# Group and Ring

## Definition 1

$\cdot: G\times G \to G$ is binary operation where we write $x\cdot y =xy$ for $x,y\in G$. $(G,\cdot)$ is group if it satisfies the followings (a) For all $x,y,z \in G$, $(x\cdot y)\cdot z = x\cdot (y\cdot z)$. (b) $\exists e \in G$, such that $x\cdot e = e\cdot x = x$, for all $x\in G$. (c) For every $x \in G$, $\exists \hat{x} \in G$ such that $x \hat{x} = \hat{x}x = e$.

## Definition 2

Let $(G,\cdot)$ be a group and $H \subset G$ be a subgroup satisfying the three requirements of group as described in Definition 1. We write $(H,\cdot) \leq (G,\cdot)$.

## Definition 3

Let $(G,\cdot)$ is a group and $(H,\cdot) \leq G$. $H$ is normal subgroup if $g^{-1}hg\in H$ for all $g \in G, h \in H$. We write $H \trianglelefteq G$.

## Definition 4

Let $G$ be a group and $H$ be a subgroup of $G$. For $x \in G$, we define a coset as follows: \begin{align} xH := \{xh| h\in H\} \end{align} We call it left coset ($\because xh \neq hx$ if the group is not abelian).

## Definition 5

Let $(G, \cdot)$ be a group and $(H,\cdot)$ be a normal subgroup of $G$. Then we define quotient group as follows: $G/H := \{xH| x \in G \}$ For notational simplicity, we write a coset $\overline{x} := xH$.

## Theorem 6

Let $G$ be a group and $H$ be a subgroup of $G$. For $x,y \in G$, \begin{align} xH = yH \iff y^{-1}x \in H \end{align}

<proof> $\Rightarrow$ Suppose that $xH = yH$. Then $xh_1 = yh_2$ for some $h_1, h_2 \in H$, i.e. $y^{-1}x = h_2 h^{-1}_1 \in H.$

$\Leftarrow$ Suppose that $y^{-1}x \in H$, i.e. $y^{-1}x = h_0$ for some $h_0 \in H$. i.e. $x = yh_0$.

For all $h \in H$, $xh = yh_0h\in yH$. $\therefore xH \subset yH$.

Similarly, $y=xh^{-1}_0$. For all $h \in H$, $yh=xh^{-1}_0h \in xH$.

$\therefore yH \subset xH.$

$\therefore xH = yH$.

$\tag*{\square}$

## Theorem 6

Let $G$ be a group and $H$ is a normal subgroup of $G$. The binary operation $\cdot$ on quotient group $G/H$ is defined as $xH\cdot yH := xyH$. where $x,y \in G$.

Then the binary operation is well defined if and only if $H$ is a normal subgroup.

<proof> $\Leftarrow$ Suppose that $H$ is a normal subgroup of $G$.

We want to show that $xH = x^\prime H, yH = y^\prime H \Rightarrow xyH = x^\prime y^\prime H$. \begin{align} \begin{split} (x^\prime y^\prime)^{-1} &= y^{\prime -1}x^{\prime -1} xy \\ &=(y^{\prime -1}y)(y^{\prime -1}x^{\prime -1}xy) \end{split} \end{align} Since $H \trianglelefteq G$, $y^{\prime -1}x^{\prime -1}xy \in H$.

$\therefore (y^{\prime -1}y)(y^{\prime -1}x^{\prime -1}xy) \in H.$

$\therefore$ The binary operation is well defined.

$\Rightarrow$ Take $y = y^\prime = g, x= h, x^\prime = 1.$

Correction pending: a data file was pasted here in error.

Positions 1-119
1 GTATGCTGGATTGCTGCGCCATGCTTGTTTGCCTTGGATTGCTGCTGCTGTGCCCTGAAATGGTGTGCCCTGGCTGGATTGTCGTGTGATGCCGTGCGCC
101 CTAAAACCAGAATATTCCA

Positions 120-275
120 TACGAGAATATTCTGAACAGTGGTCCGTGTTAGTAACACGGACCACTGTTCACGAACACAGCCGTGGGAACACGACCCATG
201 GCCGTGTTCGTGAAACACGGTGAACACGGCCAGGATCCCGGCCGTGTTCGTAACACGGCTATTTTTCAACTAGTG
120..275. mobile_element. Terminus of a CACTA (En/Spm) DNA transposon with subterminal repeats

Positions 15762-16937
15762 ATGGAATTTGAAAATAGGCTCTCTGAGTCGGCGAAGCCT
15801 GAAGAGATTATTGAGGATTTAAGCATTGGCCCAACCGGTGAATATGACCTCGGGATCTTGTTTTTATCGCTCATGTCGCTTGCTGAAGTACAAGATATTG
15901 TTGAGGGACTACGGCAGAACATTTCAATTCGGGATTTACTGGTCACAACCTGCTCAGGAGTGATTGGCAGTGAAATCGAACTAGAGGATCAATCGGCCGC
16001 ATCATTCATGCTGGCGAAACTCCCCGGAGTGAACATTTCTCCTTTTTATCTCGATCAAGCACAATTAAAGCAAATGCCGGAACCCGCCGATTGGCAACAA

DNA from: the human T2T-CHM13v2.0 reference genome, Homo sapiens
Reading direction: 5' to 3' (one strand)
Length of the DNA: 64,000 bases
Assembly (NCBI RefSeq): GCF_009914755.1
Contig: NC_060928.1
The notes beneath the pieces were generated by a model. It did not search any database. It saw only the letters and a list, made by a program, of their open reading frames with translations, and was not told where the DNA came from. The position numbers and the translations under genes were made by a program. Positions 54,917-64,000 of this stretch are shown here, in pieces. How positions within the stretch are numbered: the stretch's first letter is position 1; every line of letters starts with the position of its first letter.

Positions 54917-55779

Then $y^{\prime -1}x^{\prime -1}xy = g^{-1}hg \in H.$

$\therefore H \trianglelefteq G.$

$\tag*{\square}$

## Definition 7

$(A, +, \cdot)$ is a ring if

(a) $(A, +)$ is an abelian group

(b) The binary operation $\cdot$ is associative and distributive over $+$

(c) $\cdot$ is commutative

(d) $\exists 1 \in A$ such that $x1=1x = x$ for all $x \in A$.

## Note

1) The identity 1 is unique. $(\because 1^\prime$: another identity in $A \Rightarrow 1= 1^\prime 1 = 1^\prime 1 = 1^\prime$) 2) $1=0 \iff A = 0$ (zero ring) $(\because \Rightarrow ) x\in A, x = x1 = x0 =0. \Leftarrow)$ trivial.$)$

## Definition 8 Let $A,B$ be rings. $f: A\to B$ is a ring homomorphism if

1. $f(x+y) = f(x) + f(y)$
2. $f(xy) = f(x)f(y)$
3. $f(1)=1$

## Definition 9

$S \subset (A, +, \cdot)$ is a subring if $(S, +, \cdot)$ is a ring.

## Definition 10

Let $A$ be a ring. $\mathfrak{a} \subset A$ is an ideal of $A$ if $(\mathfrak{a},+) \leq (A, +)$ and $A\mathfrak{a} \subset \mathfrak{a}$, i.e. $[x\in A, y \in \mathfrak{a} \Rightarrow xy \in \mathfrak{a}]$.

## Remark 11

Since $(A, +)$ is abelian and $(\mathfrak{a}, +) \leq (A,+)$, we can think of the quotient group $(A/\mathfrak{a}, +)$. Moreover, we can give a multiplication on $A/\mathfrak{a}$ by $\overline{x}\cdot\overline{y}:=(x+\mathfrak{a})(y+\mathfrak{a}) := xy + \mathfrak{a}$ where $x,y \in A$.

## Theorem 12

Let $A$ be a ring and $J$ be an additive subgroup. The binary operation $\overline{x}\cdot\overline{y}:= (x+J)(y+J)$ is well defined if and only if $\mathfrak{a}$ is an ideal, where $x,y \in A$.

<proof> $\Rightarrow$ Suppose that $\overline{x}\cdot\overline{y}$ is well defined where $x,y \in A$. We want to show that for all $a \in A, j\in J$, $aj \in J$. Take $x:=a \in A$ and $y:=0 \in A$. Then, $(a+J)J = J$. Since $a\in a+J, aj \in (a+J)J = J$.

$\therefore J$ is an ideal

$\Leftarrow$ Suppose that $J$ is an ideal We want to show that $x_1 - x_2 \in J, y_1 -y_2 \in J \Rightarrow x_1y_1 -x_2y_2 \in J$ where $x_1, x_2, y_1, y_2 \in J$. Since $J$ is an ideal and $x_1 - x_2 \in J, y_1 - y_2 \in J$, $y_1(x_1-x_2) \in J, x_2(y_1-y_2) \in J$. Since $J$ is an additive subgroup, \begin{align} \begin{split} J &\ni y_1(x_1-x_2) + x_2(y_1-y_2) \\ &=y_1x_1 = y_1x_2 + x_2y_1 - x_2y_2 \\ &=x_1y_1 - x_2y_1 + x_2y_1 - x_2y_2 \\ &= x_1y_1 - x_2y_2 \end{split} \end{align} The second equality holds because $A$ is ring so $\cdot$ is commutative.

$\therefore x_1y_1 - x_2y_2 \in J$

$\tag*{\square}$

## Reference

• Lecture note from Hobin Jeong.
• 이인석, 『선형대수와 군』,서울대학교출판문화원

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